croll into more advanced prototyping features with Scroll Groups in Adobe XD. With Scroll Groups you can create independently scrollable groups within a single artboard, great for working with multi-panel interfaces, maps and horizontal image galleries.
What are Scroll Groups?
Prior to Scroll Groups, scrolling was limited to an artboard level vertical scroll, allowing you to fix elements on the artboard and scroll to content beyond the viewport height. Scroll Groups enable a new level of interaction in your designs, allowing a user to scroll up and down, side to side and pan around within fixed areas of your design.
Any element can be given a scrolling attribute, simply by selecting one of the scroll options below the dimensions in the property inspector.
Scroll options shown from left to right - Horizontal, Vertical and Horizontal & Vertical
Three options are available -- shown from left to right -- Horizontal Scroll, Vertical Scroll and Horizontal & Vertical Scroll (or ‘Pan’). Horizontal Scroll and Vertical Scroll are locked to their respective axis, while the Horizontal & Vertical Scroll option allows free form scrolling along both axes simultaneously, great for panning a map area.
Creating a Scroll Group
In the notes application example below there are three overflowing sections of content where Scroll Groups can help. These areas are the list of notes, the note detail itself and the horizontal images which flow off the page to the right. Let’s take a look at how Scroll Groups can be created for these views.
Starting with the notes list, select all of the note blocks and make them a group if they’re not already. Though you can assign scroll properties to any element, in this case we want to have the entire list scrollable, so we’ll need all note blocks in one group. If the desired outcome is to have the header scroll with the content, then include it in the group as well. For this example it will be left out. With the group selected, clicking the ‘Vertical Scrolling’ option in the property inspector will create a new overlay on the content, with two blue handles, one at the top and one at the bottom.
Notice that the handles have both been placed inside from the top and bottom bounds of the group. This boundary represents the visible area of our Scroll Group. To adjust, simply grab the handle at the top or bottom and align it to where the viewport should be. In this scenario, set the top boundary to the border of the list header and the bottom boundary to the bottom of the page.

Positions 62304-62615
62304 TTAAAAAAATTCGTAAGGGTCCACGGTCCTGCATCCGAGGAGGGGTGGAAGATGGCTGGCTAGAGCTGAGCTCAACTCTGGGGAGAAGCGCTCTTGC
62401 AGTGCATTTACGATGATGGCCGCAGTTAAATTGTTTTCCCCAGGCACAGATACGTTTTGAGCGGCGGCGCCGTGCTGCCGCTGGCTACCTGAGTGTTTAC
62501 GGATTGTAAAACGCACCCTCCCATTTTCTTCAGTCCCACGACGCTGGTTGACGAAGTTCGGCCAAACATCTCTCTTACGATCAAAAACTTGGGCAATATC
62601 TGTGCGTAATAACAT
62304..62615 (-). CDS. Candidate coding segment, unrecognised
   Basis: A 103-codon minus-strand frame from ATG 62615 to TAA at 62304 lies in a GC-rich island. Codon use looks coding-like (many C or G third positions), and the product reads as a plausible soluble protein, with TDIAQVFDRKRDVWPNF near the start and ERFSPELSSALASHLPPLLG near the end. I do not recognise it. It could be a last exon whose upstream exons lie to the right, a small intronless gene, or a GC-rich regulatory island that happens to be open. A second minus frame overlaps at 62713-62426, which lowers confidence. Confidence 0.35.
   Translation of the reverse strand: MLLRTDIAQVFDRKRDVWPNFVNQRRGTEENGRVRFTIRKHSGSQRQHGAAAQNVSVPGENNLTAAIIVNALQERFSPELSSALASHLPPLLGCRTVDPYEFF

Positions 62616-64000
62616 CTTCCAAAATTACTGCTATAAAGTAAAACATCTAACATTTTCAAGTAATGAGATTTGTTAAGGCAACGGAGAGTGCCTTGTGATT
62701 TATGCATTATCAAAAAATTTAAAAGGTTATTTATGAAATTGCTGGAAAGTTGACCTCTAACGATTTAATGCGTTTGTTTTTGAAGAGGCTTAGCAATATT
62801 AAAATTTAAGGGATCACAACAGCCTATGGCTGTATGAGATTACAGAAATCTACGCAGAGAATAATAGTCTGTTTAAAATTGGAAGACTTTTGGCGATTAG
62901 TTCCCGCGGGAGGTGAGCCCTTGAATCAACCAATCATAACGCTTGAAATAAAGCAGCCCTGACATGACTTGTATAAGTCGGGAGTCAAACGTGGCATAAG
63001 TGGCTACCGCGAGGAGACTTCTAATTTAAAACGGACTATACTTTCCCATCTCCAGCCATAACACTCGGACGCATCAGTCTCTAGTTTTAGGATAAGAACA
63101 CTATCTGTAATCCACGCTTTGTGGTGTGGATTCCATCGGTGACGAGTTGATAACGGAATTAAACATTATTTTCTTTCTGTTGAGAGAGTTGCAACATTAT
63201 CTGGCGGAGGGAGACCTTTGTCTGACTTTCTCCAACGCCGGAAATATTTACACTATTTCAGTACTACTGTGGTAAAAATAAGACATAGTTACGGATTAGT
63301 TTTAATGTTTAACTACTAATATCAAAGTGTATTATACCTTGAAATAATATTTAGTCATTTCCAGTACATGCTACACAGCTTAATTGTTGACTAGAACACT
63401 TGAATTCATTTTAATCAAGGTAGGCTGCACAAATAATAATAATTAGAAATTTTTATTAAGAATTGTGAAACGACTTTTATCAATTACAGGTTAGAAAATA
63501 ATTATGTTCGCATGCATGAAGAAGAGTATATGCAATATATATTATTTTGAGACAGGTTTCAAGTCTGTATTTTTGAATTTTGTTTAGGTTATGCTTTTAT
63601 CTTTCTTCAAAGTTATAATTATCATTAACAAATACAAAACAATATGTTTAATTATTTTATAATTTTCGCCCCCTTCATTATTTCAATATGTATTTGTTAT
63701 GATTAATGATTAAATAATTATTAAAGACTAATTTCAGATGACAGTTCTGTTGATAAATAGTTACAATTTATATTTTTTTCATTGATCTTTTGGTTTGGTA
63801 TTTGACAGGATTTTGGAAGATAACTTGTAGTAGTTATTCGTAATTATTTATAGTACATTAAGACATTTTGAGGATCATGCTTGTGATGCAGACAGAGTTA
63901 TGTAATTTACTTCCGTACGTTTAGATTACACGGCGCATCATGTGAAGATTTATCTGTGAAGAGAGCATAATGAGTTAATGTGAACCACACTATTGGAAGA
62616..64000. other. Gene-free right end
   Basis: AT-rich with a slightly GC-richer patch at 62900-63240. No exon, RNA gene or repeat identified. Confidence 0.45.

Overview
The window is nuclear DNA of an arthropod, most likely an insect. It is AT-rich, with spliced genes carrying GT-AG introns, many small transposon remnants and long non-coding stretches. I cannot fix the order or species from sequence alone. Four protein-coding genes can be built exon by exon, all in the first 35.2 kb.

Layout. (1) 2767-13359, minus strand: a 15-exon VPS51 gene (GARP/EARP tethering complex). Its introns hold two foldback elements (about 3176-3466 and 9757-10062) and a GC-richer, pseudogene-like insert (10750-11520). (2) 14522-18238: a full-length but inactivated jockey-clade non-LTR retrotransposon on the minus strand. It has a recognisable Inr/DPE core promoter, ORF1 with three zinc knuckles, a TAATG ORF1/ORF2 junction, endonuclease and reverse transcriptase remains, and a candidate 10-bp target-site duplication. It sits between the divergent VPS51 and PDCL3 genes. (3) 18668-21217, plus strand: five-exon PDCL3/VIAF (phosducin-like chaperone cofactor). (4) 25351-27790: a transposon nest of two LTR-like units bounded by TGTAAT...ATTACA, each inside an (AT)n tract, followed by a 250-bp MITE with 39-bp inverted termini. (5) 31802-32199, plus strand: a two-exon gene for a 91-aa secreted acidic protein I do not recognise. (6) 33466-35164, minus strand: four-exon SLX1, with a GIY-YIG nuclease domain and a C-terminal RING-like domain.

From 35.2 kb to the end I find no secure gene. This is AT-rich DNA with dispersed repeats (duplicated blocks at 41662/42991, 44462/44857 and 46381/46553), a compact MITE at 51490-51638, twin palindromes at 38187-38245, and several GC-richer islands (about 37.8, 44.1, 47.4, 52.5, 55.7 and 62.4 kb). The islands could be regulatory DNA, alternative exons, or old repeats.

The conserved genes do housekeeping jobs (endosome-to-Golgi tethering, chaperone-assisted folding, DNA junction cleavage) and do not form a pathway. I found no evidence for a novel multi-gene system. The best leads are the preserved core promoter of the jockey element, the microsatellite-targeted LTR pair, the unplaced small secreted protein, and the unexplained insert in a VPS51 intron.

Now when we play the prototype, our content scrolls seamlessly within the defined viewport. This same process can be applied to the note detail section to allow users to scroll through the note’s content.
In the same way, a gallery of horizontally scrolling images can be quickly created. In the note detail section, there is a group of images that flows off the page to the right. This could be prototyped using Auto-Animate and a drag gesture, but in this case, the desired outcome is a horizontal scroll with the mouse.
With the group selected, clicking the Horizontal Scrolling option from the Property Inspector will again add a viewport area to the group. This time, because the scroll was set to horizontal, the grab handles will be positioned to the left and the right of the group. This provides the ability to drag them side to side to set up the scrolling view, as desired.
For this gallery of images, set the right handle to the edge of the page and the left handle positioned to the left-edge of the note detail section. This positioning, though it is not lined up with the left margin of content, will allow for the images to be scrolled right to the edge of the section.
Horizontal and Vertical Scroll
Sometimes vertical or horizontal scrolling is not sufficient for creating a rich, true-to-life prototype of your digital experience. With the rise of ride sharing applications, food delivery services and autonomous vehicles, the integration of maps into digital products has increased.
Traditionally designing interactions with maps have been difficult and often result in a static image being used as a placeholder for an embedded map widget. With Horizontal and Vertical Scroll Groups, static map images are a thing of the past.
In this example, draw a new rectangle into the note detail and drag a map image from Finder into that shape. Notice that because the note content has Stacks enabled, the content resizes as we insert the new map element.
With the map element selected, click the “Horizontal and Vertical Scroll” option in the Property Inspector. You should now see a handle on each of the four sides of the map element. Simply drag the handles to create the desired viewport.
Since the map being used is an image, it’s incredibly simple to edit the image size to allow for a larger scrollable area.
Double click and select the image container and then resize the container accordingly. Keeping the image centred in it’s mask will allow for an even scrolling area when interacting with the prototype. Make sure that you resize the mask shape rather than adjusting the crop of the image. Hit play in the top right to view the prototype and pan around this newly created map element.